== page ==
“The Nelsons told Newsday that they were not told how to handle patients, and that they were told that no one paid attention to the rule book,” the board wrote.

Kings Park and its fellow Long Island psychiatric hospitals — Pilgrim State and Central Islip — were critical elements of the mental health care system for the region. In the latter 19th century, New York City’s psychiatric asylums had become seriously overcrowded. Kings Park and Central Islip opened in 1885 and 1889, respectively, as so-called “farm colonies” because various farming activities were part of the therapy. But they, too, became overcrowded and Pilgrim State was opened in 1931. By 1954, Kings Park peaked at 9,303 patients and Pilgrim State was the nation’s largest such facility with 13,875 patients, numbers that began falling with the introduction of new drugs to replace such treatments as prefrontal lobotomies and electroshock therapy.

In 1953, though, the alleged abuses at Kings Park had prompted an investigation by Dr. Newton J. Bigelow, the state mental hygiene commissioner who had previously worked at Pilgrim State and was among the first psychiatrists to use group therapy and comic books to treat mental illness. But his probe “seems to have died aborning,” the board lamented.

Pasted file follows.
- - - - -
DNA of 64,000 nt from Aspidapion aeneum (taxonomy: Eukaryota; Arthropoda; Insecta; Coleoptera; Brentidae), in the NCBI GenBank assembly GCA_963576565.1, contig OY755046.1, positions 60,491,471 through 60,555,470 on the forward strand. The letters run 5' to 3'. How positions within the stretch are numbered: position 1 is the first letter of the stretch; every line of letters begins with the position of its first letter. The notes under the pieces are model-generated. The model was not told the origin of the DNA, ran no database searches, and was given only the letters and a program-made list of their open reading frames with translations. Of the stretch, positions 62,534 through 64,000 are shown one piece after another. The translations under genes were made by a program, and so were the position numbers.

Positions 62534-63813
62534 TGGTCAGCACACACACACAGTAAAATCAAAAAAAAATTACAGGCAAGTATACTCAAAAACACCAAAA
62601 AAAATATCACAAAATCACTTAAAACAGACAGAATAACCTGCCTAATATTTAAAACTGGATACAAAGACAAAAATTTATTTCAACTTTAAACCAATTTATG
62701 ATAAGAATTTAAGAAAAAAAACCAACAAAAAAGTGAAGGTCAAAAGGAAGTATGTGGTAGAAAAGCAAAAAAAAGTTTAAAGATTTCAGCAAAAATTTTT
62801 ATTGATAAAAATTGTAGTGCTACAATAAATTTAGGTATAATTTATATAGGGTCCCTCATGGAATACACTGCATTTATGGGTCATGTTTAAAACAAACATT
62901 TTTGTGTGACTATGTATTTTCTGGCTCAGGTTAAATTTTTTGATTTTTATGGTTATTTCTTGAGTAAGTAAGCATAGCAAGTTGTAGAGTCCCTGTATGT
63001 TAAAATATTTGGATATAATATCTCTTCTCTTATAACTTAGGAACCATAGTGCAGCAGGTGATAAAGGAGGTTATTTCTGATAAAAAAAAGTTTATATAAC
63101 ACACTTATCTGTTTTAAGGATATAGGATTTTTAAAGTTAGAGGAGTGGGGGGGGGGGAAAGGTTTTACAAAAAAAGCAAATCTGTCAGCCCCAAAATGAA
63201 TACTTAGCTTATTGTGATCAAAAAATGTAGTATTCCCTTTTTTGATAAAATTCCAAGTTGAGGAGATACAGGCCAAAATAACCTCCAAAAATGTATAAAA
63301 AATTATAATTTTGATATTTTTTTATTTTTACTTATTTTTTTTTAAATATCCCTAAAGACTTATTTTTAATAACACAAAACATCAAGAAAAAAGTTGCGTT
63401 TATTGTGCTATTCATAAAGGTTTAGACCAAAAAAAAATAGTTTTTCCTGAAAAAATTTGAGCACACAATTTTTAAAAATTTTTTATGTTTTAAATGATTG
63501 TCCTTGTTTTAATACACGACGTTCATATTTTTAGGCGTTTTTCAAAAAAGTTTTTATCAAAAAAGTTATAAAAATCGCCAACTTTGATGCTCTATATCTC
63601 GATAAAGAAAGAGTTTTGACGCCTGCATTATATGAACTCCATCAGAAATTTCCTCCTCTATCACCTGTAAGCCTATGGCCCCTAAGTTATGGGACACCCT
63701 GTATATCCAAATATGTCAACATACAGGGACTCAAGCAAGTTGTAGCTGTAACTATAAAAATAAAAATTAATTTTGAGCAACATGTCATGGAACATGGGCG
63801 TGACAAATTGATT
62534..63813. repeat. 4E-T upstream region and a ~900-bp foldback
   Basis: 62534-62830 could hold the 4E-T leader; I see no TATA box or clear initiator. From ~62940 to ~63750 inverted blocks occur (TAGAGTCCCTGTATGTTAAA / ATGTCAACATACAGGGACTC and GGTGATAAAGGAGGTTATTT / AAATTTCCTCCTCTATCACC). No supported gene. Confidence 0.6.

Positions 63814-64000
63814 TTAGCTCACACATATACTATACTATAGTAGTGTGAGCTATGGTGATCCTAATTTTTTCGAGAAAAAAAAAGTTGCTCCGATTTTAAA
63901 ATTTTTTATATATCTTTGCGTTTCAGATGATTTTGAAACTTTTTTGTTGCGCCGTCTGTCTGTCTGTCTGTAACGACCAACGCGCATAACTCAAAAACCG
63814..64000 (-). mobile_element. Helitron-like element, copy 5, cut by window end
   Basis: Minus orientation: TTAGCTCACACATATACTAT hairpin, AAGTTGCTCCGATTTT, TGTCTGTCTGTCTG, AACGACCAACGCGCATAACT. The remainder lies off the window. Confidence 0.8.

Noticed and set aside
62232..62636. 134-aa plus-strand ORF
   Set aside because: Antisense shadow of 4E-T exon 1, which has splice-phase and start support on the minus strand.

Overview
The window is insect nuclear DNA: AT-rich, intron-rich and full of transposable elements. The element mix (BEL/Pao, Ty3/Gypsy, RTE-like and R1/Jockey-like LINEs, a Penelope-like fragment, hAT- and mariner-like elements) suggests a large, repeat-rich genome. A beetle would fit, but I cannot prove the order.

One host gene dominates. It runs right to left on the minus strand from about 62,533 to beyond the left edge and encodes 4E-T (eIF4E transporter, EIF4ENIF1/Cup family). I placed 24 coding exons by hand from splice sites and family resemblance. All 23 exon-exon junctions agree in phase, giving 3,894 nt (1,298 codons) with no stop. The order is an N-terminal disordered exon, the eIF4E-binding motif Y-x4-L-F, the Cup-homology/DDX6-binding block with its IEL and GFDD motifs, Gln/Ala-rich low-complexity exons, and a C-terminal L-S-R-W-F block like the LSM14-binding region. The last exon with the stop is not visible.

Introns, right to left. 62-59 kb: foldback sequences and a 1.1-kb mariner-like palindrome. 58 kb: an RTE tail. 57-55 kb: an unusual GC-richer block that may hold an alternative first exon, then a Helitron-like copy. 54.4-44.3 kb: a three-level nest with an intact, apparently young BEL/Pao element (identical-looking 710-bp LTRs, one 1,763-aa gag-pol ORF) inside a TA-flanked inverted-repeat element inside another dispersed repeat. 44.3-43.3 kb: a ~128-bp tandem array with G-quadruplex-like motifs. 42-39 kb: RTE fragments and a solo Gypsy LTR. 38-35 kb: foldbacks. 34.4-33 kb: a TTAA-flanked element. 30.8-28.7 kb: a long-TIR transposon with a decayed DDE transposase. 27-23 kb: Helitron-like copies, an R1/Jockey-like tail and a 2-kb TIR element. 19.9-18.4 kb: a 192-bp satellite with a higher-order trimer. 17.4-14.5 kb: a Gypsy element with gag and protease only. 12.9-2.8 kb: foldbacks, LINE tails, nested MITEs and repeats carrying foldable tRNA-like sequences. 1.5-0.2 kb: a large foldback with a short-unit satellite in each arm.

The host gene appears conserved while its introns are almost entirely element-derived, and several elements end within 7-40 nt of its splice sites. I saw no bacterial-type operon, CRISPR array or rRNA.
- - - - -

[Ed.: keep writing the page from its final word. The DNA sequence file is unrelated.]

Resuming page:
“The patients at Kings Park are, for the most part, curable,” the board wrote. “They are not considered dangerous. Well trained, sympathetic attendants to complement the hard work of the doctors and nurses could help to cure these people. Brutality and petty tyranny will only make them worse.”

The advent of medications, lawsuits filed by activists, and the growing belief that many patients would be better served by smaller centers led to the depopulation of Kings Park and its eventual closure in 1996, part of a trend of closing big psychiatric hospitals seen nationwide. But the number of smaller community centers never matched the need, which contributed to the phenomenon of mentally ill people living on the streets, swept up and confined in jails and prisons, released back to the streets, and arrested again.

It's a vicious cycle that also has escaped a cure.

— Michael Dobie @mwdobie, Amanda Fiscina-Wells @adfiscina